The political game of tag that medical malpractice reform has become is being played again this spring. As usual, the House earlier this month passed a bill severely restricting the rights of plaintiffs to recover damages from medical errors, with mainly Republicans voting in favor. The Senate will soon reject it, with Democrats leading the opposition. Senate Majority Leader Bill Frist (R-Tenn.) has vowed to hold Democrats' feet to the fire every two months with a vote on some form of tort reform. It seems that Frist believes voters are ready to ignore Iraq and the economy and start focusing like a laser beam on the question of punitive damages.
Watching this aimless parrying is potentially coma-inducing, but something else keeps me awake. There really is a crisis in the availability of affordable malpractice insurance and there are some things that could be done right now to start to solve it but the tort reform advocates refuse to budge. For them, it's a $250,000 limit on noneconomic damages or bust. Not quite something Teddy Roosevelt might have cried in leading the charge up San Juan Hill.
Face it, tort reformers. The reports are in, the facts are on the table, and that liability limit you're so fixated on won't get passed and wouldn't solve anything if it did. All it would accomplish is to keep children, retirees and homemakers-who are limited in getting real economic damages-from getting the funds they need to recover from serious medical errors. Remember that the $250,000 limit is based on a 1975 landmark law in California. Adjusted for inflation, it should be $855,000 today.
Two studies last year by the General Accounting Office, others reported in academic journals and analyses by insurance industry experts find little or no correlation between limits on pain and suffering and lower malpractice rates. The far bigger problem is the nature of the malpractice insurance industry, which sells artificially low-cost policies when the stock market is riding high, makes highly speculative investments with reserves and then loses when the markets decline. The insurers then either leave the market or pass on their losses to doctors and hospitals through higher premiums. Recently, reinsurers, who are needed to cover huge claims, have gotten gun-shy about the malpractice industry.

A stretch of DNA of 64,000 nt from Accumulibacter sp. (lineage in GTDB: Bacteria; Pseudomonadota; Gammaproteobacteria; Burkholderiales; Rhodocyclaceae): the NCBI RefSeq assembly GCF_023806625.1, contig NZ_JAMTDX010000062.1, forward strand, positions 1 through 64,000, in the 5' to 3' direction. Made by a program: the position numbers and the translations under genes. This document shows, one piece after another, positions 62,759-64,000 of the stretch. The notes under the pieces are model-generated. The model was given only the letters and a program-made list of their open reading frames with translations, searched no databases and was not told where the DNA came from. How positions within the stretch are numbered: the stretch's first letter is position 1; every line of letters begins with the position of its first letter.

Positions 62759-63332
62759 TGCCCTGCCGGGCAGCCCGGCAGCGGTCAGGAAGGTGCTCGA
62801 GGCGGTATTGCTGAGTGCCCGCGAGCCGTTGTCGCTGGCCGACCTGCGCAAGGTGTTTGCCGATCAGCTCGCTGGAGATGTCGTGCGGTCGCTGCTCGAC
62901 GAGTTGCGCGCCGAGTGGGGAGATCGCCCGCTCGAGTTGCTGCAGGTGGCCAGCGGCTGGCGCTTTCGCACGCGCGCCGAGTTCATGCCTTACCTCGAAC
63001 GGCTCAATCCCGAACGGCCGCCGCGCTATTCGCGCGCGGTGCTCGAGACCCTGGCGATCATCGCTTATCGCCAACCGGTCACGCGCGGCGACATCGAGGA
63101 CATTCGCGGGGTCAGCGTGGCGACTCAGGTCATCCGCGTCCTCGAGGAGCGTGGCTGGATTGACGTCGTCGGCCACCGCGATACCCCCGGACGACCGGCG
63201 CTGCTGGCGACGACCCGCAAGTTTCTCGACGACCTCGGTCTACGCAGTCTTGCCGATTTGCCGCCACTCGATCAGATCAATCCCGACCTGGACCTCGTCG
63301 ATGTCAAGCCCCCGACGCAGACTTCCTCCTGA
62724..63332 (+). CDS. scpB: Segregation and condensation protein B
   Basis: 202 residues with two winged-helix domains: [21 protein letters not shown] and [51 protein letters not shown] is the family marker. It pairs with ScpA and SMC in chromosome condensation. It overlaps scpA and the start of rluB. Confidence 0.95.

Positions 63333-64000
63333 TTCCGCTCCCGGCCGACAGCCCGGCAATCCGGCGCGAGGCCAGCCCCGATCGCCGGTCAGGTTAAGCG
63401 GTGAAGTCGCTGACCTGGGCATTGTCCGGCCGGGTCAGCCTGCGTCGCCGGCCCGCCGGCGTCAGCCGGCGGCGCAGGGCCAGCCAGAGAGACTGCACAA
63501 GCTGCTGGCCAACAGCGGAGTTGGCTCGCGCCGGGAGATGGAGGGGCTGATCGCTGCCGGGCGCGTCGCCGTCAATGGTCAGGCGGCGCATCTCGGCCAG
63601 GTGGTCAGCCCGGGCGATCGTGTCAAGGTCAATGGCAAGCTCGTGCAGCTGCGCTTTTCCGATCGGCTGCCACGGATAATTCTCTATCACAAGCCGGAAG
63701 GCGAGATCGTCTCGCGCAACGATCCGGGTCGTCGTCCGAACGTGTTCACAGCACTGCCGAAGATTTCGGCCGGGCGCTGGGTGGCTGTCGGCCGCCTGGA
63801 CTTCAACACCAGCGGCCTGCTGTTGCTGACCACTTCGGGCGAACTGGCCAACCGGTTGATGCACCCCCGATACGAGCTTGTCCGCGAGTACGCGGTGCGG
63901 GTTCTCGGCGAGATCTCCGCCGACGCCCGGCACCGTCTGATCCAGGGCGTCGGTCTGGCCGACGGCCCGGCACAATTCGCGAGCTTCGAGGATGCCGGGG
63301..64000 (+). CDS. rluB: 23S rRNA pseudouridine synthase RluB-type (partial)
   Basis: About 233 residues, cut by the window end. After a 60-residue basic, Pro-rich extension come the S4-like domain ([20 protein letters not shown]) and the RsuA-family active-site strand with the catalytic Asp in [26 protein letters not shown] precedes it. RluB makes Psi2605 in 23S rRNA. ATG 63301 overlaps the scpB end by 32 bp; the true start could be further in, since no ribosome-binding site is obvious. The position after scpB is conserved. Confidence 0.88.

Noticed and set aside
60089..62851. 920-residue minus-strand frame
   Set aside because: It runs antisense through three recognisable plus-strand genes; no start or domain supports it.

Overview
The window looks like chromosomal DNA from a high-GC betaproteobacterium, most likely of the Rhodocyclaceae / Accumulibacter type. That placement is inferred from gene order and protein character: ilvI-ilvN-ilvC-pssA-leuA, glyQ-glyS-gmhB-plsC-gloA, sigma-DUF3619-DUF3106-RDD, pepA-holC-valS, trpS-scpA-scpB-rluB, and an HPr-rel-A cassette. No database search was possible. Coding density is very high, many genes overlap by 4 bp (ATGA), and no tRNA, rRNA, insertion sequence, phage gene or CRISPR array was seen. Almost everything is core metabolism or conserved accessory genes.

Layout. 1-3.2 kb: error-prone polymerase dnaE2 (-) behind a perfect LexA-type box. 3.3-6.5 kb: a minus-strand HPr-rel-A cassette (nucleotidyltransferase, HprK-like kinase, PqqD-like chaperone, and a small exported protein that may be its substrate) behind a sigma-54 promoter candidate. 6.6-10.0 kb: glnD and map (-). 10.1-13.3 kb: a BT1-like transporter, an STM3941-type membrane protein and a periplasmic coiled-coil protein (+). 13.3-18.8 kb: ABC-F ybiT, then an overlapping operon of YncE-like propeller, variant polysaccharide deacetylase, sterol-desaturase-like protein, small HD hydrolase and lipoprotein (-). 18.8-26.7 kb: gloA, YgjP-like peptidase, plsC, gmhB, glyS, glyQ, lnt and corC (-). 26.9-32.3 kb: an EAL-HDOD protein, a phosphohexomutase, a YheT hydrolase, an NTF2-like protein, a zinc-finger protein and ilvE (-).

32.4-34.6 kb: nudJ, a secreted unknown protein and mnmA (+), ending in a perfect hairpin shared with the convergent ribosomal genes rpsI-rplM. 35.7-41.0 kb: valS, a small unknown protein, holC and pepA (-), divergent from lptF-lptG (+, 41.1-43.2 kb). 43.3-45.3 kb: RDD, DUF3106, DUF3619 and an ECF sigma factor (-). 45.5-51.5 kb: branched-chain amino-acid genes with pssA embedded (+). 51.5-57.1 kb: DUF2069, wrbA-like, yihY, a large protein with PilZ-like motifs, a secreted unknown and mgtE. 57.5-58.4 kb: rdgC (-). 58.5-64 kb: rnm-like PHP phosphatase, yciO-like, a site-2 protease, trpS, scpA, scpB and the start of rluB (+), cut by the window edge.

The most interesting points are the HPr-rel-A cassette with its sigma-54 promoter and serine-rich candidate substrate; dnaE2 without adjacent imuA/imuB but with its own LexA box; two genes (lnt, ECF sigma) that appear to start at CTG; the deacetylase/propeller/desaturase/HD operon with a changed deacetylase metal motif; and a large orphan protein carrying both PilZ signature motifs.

Yes, the most recent GAO study found that recent increases in malpractice premiums were somewhat lower in states with caps on non- economic damages, but it also found that other market factors were as likely to have played a role in the lower premiums as so-called tort reform. Weiss Ratings, an independent firm that does analyses for financial services companies, found that what savings malpractice insurers got from caps on non- economic damages are often not passed on to policyholders.
Moreover, the GAO report noted that Minnesota, which has the lowest premiums in the country, has no caps on damages and no crisis of insurance availability. What Minnesota does have is a model for real tort reform. It is one of a number of states that screens the viability of initial claims of malpractice. Potential suits are screened in a discovery system that allows lawyers and insurers to assess the claims' viability before they reach a court. Frivolous lawsuits, which account for a large part of the costs paid out by insurers, are often weeded out by such systems.
Further reforms would have to take place at the state level, through better policing of insurance industry practices. Insurers should be mandated to have rates that reflect their exposure to lawsuits and force them to invest their cash more wisely. Premium increases could be tied to actual statewide claims history.
Those are changes that would actually result in lower costs to healthcare providers, which makes me wonder why they are participating in the cynical political gamesmanship known as tort reform.